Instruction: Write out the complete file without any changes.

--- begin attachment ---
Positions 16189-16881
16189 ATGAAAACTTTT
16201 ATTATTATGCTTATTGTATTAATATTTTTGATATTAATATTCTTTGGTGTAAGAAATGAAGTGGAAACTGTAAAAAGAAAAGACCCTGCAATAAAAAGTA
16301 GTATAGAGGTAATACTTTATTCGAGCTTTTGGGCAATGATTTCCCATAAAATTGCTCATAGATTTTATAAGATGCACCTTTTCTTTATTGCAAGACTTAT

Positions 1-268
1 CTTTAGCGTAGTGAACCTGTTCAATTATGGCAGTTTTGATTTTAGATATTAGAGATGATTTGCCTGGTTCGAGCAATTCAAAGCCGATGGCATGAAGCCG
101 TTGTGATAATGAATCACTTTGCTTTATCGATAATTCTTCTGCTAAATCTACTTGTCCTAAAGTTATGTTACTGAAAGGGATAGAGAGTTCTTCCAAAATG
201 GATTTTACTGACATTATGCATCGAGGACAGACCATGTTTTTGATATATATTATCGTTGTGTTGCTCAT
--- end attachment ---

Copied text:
Positions 16189-16881
16189 ATGAAAACTTTT
16201 ATTATTATGCTTATTGTATTAATATTTTTGATATTAATATTCTTTGGTGTAAGAAATGAAGTGGAAACTGTAAAAAGAAAAGACCCTGCAATAAAAAGTA
16301 GTATAGAGGTAATACTTTATTCGAGCTTTTGGGCAATGATTTCCCATAAAATTGCTCATAGATTTTATAAGATGCACCTTTTCTTTATTGCAAGACTTAT

Positions 1-268
1 CTTTAGCGTAGTGAACCTGTTCAATTATGGCAGTTTTGATTTTAGATATTAGAGATGATTTGCCTGGTTCGAGCAATTCAAAGCCGATGGCATGAAGCCG
101 TTGTGATAATGAATCACTTTGCTTTATCGATAATTCTTCTGCTAAATCTACTTGTCCTAAAGTTATGTTACTGAAAGGGATAGAGAGTTCTTCCAAAATG
201 GATTTTACTGACATTATGCATCGAGGACAGACCATGTTTTTGATATATATTATCGTTGTGTTGCTCAT